10 Minute Meals - How to eat healthy on the go

Let's be honest.  Cooking at home can often be a time consuming, tedious process.  Most of us default to dining out when we're tired and hungry but doing this on a regular basis greatly limits your ability to control calories at each meal.  In order to make foods tastier, restaurants are notorious for adding a larger amount of carbohydrates, fat, and sodium than you would use for preparing the same meal at home.  Does this mean you need to eat bland, flavorless foods in order to stay on track with your nutrition?  Not in the slightest.  Believe it or not, there's a way to make robust, flavorful meals using a only handful of mix and match healthy ingredients you can find at the grocery store that can be prepped in under 10 minutes.  Not only that but you'll save some serious bank.  When you don't have time to prepare lunch or dinner (or you're just not in the mood), here's a few fast healthy foods to make life a little easier... 





Baby Kale/Baby Spinach/Arugula - These three can be found in the refridgerated produce section in a small plastic bag or box.  In terms of nutritional content, leafy green veggies are packed with more vitamins and nutrients than traditional lettuce and can be used as a base for a salad mix.


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Bell Peppers - These come in many varieties (red, orange, yellow, green) and are a great way to add some flavor to your meals.  From a nutritional standpoint, the highest amount of vitamin C is concentrated in the red variety but all provide anti-inflammatory properties as well as beneficial vitamins and minerals. These can be found in both the produce and frozen foods section.



Microwave Veggies - Found in the frozen foods section, these are great fix if you don't have time to chop, rinse, season, and bake raw veggies.  Among the most nutritious are cut broccoli florets, brussels sprouts, asparagus, cauliflower, and zucchini.  Just be aware of any that use a type of flavoring sauce (ie. tuscan style) as these can add some additional calories from fat and carbs.





Rotisserie Chickens - These are a dinner staple if I'm ever in a pinch for time.  Since they're pre-seasoned/cooked you can easily add some to your salad or as a standalone side without have to do any additional prep work.  Most have nutrition facts on the label...just be aware that some varieties may contain more calories from fat than others.  They can be found in the deli/hot food section.



Grilled Chicken - One of the healthiest sources of lean protein, fresh varieties can sometimes be found in the deli/hot foods section.  If not, I've experimented with a few frozen varieties and it's been hit and miss...microwaving anything frozen usually gives it a dry, overseasoned taste.  If you're looking for something to quickly add to a salad Tyson sells a pre-cut strip variety that blends well.



Fish - While some supermarkets have options in the fresh foods section, I've found that they're usually fried with loads of breading.  If you're not in a pinch for time, salmon, tilapia, mahi, and tuna fillets don't take a whole lot of time to season and throw in the oven (about 10-20 minutes).  If you're in a rush for dinner bagged/canned is the easiest route to go.  Bagged varieties of tuna and salmon are usually tastier than their canned counterparts.  Fish are loaded with protein, vitamin D, and omega-3's.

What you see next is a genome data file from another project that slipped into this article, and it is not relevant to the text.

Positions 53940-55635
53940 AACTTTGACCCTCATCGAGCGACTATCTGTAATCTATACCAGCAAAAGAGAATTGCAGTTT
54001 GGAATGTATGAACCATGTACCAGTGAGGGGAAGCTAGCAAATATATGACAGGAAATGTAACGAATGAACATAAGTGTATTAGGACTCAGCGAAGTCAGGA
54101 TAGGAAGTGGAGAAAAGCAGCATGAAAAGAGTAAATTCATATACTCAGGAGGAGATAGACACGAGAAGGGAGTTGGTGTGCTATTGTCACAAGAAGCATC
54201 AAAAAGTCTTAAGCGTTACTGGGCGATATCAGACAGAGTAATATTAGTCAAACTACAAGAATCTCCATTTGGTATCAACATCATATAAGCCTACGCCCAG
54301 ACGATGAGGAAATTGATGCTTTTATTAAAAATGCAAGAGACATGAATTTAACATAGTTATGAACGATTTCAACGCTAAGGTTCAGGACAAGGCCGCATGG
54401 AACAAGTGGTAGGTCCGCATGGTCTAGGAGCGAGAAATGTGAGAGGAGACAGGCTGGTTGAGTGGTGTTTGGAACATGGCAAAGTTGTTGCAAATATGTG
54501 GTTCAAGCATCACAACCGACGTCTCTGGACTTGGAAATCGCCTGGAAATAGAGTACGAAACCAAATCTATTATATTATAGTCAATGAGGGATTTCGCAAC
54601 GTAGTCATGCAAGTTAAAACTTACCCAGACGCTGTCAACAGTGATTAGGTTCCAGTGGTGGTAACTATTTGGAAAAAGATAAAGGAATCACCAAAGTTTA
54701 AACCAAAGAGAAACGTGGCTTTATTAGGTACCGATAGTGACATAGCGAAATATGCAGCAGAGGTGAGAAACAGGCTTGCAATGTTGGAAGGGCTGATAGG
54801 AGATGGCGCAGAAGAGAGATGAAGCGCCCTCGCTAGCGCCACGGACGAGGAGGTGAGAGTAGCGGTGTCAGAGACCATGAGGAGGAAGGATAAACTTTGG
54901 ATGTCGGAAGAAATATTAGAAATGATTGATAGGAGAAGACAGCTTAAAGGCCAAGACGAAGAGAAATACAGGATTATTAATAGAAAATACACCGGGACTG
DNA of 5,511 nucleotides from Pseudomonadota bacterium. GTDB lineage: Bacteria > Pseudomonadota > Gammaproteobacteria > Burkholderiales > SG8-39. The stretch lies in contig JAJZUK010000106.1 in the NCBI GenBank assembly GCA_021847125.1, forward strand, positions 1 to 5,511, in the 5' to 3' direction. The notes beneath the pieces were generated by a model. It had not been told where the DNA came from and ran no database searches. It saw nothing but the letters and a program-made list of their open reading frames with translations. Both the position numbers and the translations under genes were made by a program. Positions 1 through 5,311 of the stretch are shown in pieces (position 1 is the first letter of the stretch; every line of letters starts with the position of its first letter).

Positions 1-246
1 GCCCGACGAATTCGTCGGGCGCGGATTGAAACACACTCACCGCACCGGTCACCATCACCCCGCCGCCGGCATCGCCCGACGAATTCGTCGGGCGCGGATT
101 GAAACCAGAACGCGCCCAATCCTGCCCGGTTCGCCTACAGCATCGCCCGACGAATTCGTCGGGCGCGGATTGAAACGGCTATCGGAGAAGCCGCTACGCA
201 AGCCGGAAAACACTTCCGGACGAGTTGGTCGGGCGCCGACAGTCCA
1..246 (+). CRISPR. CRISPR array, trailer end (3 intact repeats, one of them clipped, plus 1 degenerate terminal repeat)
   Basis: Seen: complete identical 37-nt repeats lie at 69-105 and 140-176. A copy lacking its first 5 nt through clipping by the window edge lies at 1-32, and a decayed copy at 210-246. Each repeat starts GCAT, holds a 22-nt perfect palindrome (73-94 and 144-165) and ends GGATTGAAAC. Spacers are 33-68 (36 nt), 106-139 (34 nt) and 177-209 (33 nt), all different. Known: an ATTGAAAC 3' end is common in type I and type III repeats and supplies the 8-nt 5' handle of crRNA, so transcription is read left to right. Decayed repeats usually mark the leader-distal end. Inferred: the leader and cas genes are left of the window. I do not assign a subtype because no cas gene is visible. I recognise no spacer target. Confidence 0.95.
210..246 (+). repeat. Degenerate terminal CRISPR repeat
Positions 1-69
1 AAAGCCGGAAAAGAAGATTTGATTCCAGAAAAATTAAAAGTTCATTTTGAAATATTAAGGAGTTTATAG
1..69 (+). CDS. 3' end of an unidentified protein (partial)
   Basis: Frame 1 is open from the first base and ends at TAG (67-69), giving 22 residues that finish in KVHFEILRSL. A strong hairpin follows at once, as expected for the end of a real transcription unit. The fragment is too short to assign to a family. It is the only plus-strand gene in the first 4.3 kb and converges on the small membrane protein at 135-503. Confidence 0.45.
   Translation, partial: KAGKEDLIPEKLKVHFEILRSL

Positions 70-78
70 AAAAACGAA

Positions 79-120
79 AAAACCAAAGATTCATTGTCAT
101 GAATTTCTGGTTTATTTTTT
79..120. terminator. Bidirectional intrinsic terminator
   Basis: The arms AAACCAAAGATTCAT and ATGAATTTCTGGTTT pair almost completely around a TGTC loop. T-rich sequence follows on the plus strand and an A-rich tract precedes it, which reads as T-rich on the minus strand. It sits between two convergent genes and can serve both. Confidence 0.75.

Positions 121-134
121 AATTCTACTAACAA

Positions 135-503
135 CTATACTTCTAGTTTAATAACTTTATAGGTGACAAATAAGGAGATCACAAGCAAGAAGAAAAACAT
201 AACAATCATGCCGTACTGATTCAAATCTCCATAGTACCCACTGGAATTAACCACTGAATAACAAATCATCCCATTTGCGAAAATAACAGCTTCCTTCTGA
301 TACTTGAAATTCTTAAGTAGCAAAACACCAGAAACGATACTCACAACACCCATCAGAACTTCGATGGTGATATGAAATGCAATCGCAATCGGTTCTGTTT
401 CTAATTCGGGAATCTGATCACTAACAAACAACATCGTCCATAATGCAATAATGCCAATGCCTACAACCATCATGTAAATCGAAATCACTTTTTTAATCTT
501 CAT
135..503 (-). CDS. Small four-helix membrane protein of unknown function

Cottage Cheese - Non-fat/low-fat varieties work best for weight loss goals.  Similar to greek yogurt, this can be added to a salad to enhance the flavor or as a side dish/dessert.  If you're looking for a sweet tasting, high protein snack this pairs well with sweeter tasting fruits such as peach, cantaloupe, or mango.  



Greek Yogurt - This is a great low calorie substitute for sour cream and can also be paired with fruits for a snack.  Plain, non-fat greek yogurt packs 10 times the protein of sour cream, none of the fat, and has a similar taste and texture.  Greek yogurt also boasts probiotics which are beneficial for digestive health.  





Canned Beans - All varieties provide a healthy source of protein, fiber, iron, potassium, and magnesium. Their high fiber content give them a low GI value while the protein and carb content provide a well rounded source of nutrition.  Black beans and pinto (refried) are two of my favorite types to add to a salad mix.  



Rice - Boil in Bag, Microwavable - While I would caution against having excessive amounts of starchy carbs in your diet, white and brown rice both provide a great source of fuel for active individuals.  Bagged, microwavable will be your quickest option (<2 minutes) but I find the boiled varieties have a slightly better taste and texture.



Potatoes (Sweet or White) - Each variety has its merits, so I like to switch it up.  Sweet potatoes are high in Vitamin A and have fewer calories than white potatoes, however, white potatoes contain greater amounts of iron, magnesium, and potassium.  To quickly cook these from raw, use a fork to poke several holes in the potato, then wrap in a wet paper towel and microwave for 6-10 minutes.





Salsa - Hands down my favorite thing to add as a condiment to any meal is salsa, which is low in calories and highly nutritious.  Salsa Fresca (aka Pico de Gallo) is nothing more than tomatoes, onions, cilantro, serranos, and lime juice.  Commercially known brands of the canned variety might be good for dips but aren't the best adder to meals.  Skip the aisles and head to the produce section for fresh salsa mixes.  



Avocados - A great substitute if you're looking to add some creamy texture to a meal or salad, avocados contain heart healthy monounsaturated fat, potassium, and vitamins K, B6, and C.  Just be mindful that a little goes a long way in terms of caloric density, so try to use these sparingly.  One whole avocado typically clocks in around 28g fat.  



Dave Kunes